Breathe to Focus the Mind

Hi friends!
Today I’ll guide you through a breathing meditation practice to help you to focus your mind. It can be used to deal with stressful moments, or you can do it before sleep because it calms your vague nerve. It will reduce your heart rate and re-open the communication between your brain and your body.
You can do this meditation sitting down, laying down or walking.
Remember, comfort is key. You can also choose to close your eyes or to keep them open. There is no right or wrong here, what makes sense to you is the best way.
Start by taking a full breath in counting to 2 and a long breath out counting to 4. We are going to double the exhale time.
Inhale through your nose. Exhale through your mouth.
Breath in to the belly. Breathe out relaxing your muscles.
Apply these instructions to bring your full attention to your breath.
Take good care of you!

16 Self-care strategies you can adapt to your life

16 Self-care strategies you can adapt to your life:

🥰  Sleep: sleep has a big effect on how you feel physically and emotionally.

🥰 Eat right: What you eat has an impact. Fill your body with nourishing food.

🥰 Move your body. Try to walk, bike, try yoga, join a dance class. Get out of your comfort zone and discover what resonates with you.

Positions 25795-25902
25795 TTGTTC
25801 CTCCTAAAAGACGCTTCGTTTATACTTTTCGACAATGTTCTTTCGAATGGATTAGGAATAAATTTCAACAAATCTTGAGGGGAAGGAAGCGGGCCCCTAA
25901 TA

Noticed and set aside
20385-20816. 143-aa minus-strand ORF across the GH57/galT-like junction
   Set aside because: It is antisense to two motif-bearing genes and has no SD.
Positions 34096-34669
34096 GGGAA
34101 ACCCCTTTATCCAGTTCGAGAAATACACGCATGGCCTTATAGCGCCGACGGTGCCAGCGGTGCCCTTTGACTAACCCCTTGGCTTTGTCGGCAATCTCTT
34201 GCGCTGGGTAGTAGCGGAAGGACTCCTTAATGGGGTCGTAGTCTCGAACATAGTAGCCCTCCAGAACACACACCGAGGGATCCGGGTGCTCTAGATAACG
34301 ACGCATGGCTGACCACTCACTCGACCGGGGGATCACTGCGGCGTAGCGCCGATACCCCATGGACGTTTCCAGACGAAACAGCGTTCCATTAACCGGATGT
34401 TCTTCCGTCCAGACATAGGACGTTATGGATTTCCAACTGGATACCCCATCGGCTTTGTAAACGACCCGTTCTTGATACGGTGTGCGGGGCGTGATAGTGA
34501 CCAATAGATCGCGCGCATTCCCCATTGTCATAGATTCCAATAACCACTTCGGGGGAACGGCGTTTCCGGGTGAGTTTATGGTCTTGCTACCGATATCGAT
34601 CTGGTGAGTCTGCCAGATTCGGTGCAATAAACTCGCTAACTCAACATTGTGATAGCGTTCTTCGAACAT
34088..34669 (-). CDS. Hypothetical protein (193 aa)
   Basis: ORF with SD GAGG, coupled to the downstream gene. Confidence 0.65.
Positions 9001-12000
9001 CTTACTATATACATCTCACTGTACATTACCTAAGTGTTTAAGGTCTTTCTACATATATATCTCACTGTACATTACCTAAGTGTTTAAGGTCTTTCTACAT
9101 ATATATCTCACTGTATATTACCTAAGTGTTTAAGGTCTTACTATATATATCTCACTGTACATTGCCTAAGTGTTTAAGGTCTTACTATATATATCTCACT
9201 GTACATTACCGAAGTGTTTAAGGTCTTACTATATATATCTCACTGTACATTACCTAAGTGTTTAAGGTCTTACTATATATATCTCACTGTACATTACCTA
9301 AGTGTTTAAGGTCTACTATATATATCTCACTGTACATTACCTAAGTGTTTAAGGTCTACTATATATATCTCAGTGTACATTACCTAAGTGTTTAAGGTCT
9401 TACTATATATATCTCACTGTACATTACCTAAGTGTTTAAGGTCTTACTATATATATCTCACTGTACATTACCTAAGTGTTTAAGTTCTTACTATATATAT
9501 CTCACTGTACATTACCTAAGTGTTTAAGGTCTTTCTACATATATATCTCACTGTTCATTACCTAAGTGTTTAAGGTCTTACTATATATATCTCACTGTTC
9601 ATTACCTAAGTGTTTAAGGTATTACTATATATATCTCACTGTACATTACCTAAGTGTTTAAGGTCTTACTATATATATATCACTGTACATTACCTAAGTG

🥰 Learn to say No. Saying no to others can mean saying yes to yourself. Don’t feel obliged to say yes when someone asks for your time, especially if it’s going to drain your energy. You will start to have more time for the things you actually enjoy doing and you will feel empowered.

🥰 Get out: Nature is still the best medicine!

🥰 Take a self-care break: identify when you need a pause, get away from your normal schedule and take time to do something just for yourself.

🥰 Get organized: declutter your house, your working space, your closets. It will bring you space and freedom.

🥰 Start journaling: journaling is a powerful way to meet yourself.

🥰 Start a gratitude practice: start a gratitude journal, find a gratitude partner to change emails every week on what you are thankful for (email me!), or just say “thank you for another day” when you open your eyes in the morning.

🥰 Make a list of things that give you joy and repeat them. Joy raises our vibration.

🥰 Cook at home: cooking is an act of love.

🥰 Put your phone down. Read a book.

🥰 Accept total and full responsibility for your life. Be honest with yourself.

🥰 Control your habits: habits create your life.

🥰 Create space for silence. Silence allows you to connect with yourself. Start a meditation practice.